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The Rio Games are on track to incur a cost overun of USD 1.6 billion, or 51% in real terms out of total sports-related costs of $4.6 billion, according to a new study from Oxford University’s Saïd Business School.

‘The billion-dollar-plus cost overrun on the Rio Games comes at a time when Brazil can ill afford it, given that it’s facing its worst economic and political crisis since the 1930s and the state of Rio de Janeiro is particularly hard hit by recession,’ said Professor Bent Flyvbjerg, lead researcher of the study. ‘But Brazil is not a unique case. All summer and winter Games that we’ve studied have shown cost overruns. For a city and country to host the Games is a huge undertaking and one of the most costly and financially risky mega- projects they can undertake.’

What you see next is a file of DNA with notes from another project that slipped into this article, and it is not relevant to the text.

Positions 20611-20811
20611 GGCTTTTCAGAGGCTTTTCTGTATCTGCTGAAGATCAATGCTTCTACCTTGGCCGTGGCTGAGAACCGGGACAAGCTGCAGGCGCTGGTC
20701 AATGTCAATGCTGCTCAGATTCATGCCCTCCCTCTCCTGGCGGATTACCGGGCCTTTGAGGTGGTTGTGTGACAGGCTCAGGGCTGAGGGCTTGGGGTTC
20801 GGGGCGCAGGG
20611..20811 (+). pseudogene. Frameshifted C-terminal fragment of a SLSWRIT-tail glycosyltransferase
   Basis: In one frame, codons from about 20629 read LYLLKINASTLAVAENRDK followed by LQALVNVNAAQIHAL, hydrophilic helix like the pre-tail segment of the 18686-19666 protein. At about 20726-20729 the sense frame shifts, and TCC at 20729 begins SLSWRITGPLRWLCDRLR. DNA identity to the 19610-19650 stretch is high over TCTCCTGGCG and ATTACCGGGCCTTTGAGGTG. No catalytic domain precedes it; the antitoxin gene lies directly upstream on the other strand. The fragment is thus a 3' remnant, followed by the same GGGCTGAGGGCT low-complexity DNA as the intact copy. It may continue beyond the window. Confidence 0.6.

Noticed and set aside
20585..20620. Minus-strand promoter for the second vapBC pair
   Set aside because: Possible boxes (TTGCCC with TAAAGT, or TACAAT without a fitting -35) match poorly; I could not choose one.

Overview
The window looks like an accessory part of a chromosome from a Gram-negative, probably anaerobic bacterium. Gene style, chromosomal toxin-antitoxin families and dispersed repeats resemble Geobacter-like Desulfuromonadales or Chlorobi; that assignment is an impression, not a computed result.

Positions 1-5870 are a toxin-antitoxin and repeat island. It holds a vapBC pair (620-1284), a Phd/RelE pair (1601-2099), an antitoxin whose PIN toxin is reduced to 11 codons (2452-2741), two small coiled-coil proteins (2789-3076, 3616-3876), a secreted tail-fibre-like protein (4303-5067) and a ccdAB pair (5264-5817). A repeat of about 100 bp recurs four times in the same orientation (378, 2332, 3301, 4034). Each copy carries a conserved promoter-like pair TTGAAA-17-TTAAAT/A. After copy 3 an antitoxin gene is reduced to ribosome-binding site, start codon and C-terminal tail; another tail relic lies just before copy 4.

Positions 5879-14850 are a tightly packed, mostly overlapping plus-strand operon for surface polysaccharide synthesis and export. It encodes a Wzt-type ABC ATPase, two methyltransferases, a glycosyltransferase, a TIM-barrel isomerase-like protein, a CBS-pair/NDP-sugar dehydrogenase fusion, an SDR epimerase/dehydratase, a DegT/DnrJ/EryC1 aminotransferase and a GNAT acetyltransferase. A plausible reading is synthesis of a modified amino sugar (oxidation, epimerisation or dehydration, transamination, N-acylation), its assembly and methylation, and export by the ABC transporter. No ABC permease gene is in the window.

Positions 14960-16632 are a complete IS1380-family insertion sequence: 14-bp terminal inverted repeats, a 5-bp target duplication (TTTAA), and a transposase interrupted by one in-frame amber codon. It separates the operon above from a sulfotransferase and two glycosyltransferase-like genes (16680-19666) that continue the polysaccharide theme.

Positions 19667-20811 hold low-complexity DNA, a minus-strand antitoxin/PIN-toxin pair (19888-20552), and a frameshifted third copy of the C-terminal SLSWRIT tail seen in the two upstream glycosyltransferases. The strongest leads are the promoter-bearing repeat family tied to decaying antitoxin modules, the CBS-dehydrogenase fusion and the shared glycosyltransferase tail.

‘All Games come in over budget,’ comments Professor Flyvbjerg (photo). ‘If you wanted to make it as difficult as possible to deliver a megaproject on budget, you would do exactly what they do at the Games. You would assemble a team that has never delivered this type of project before, in a location that has never seen such a project. Then you would enforce a non-transparent and highly questionable bid process that encourages overbidding and places no responsibility for costs with the entity that decides who wins the bid. That unfortunately is the reality we see with the Games.’

The study advises host nations, cities, and the IOC to get as realistic a picture as possible of costs and risks. ‘The Olympics Games are unique in their complexity and huge expense and we need to try and avoid situations such as Athens 2004, which contributed to Greece’s economic problems and is still being played out a decade later. Our hope is that this study will help potential host cities and nations in their planning,’ said Professor Flyvbjerg.